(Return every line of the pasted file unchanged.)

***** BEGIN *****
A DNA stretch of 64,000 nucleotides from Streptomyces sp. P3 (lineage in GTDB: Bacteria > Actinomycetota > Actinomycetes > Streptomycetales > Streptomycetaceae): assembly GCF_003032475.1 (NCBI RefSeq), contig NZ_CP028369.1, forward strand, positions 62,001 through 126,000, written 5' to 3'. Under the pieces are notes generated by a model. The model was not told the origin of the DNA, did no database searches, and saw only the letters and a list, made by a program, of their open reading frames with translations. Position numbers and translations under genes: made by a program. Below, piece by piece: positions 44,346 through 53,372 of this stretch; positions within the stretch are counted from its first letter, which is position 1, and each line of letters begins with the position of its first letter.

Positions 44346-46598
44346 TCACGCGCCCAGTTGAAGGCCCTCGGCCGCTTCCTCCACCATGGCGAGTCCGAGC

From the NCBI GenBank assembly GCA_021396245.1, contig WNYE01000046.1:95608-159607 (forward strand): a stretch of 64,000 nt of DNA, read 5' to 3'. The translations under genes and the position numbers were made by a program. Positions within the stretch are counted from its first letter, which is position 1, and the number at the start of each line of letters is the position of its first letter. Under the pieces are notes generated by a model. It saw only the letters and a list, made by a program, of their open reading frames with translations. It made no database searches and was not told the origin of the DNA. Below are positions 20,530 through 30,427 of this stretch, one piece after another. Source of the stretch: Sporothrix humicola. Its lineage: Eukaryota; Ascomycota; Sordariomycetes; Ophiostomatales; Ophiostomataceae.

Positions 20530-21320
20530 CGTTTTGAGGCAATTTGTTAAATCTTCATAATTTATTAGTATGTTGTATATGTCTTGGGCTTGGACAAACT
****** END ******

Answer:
A DNA stretch of 64,000 nucleotides from Streptomyces sp. P3 (lineage in GTDB: Bacteria > Actinomycetota > Actinomycetes > Streptomycetales > Streptomycetaceae): assembly GCF_003032475.1 (NCBI RefSeq), contig NZ_CP028369.1, forward strand, positions 62,001 through 126,000, written 5' to 3'. Under the pieces are notes generated by a model. The model was not told the origin of the DNA, did no database searches, and saw only the letters and a list, made by a program, of their open reading frames with translations. Position numbers and translations under genes: made by a program. Below, piece by piece: positions 44,346 through 53,372 of this stretch; positions within the stretch are counted from its first letter, which is position 1, and each line of letters begins with the position of its first letter.

Positions 44346-46598
44346 TCACGCGCCCAGTTGAAGGCCCTCGGCCGCTTCCTCCACCATGGCGAGTCCGAGC

From the NCBI GenBank assembly GCA_021396245.1, contig WNYE01000046.1:95608-159607 (forward strand): a stretch of 64,000 nt of DNA, read 5' to 3'. The translations under genes and the position numbers were made by a program. Positions within the stretch are counted from its first letter, which is position 1, and the number at the start of each line of letters is the position of its first letter. Under the pieces are notes generated by a model. It saw only the letters and a list, made by a program, of their open reading frames with translations. It made no database searches and was not told the origin of the DNA. Below are positions 20,530 through 30,427 of this stretch, one piece after another. Source of the stretch: Sporothrix humicola. Its lineage: Eukaryota; Ascomycota; Sordariomycetes; Ophiostomatales; Ophiostomataceae.

Positions 20530-21320
20530 CGTTTTGAGGCAATTTGTTAAATCTTCATAATTTATTAGTATGTTGTATATGTCTTGGGCTTGGACAAACT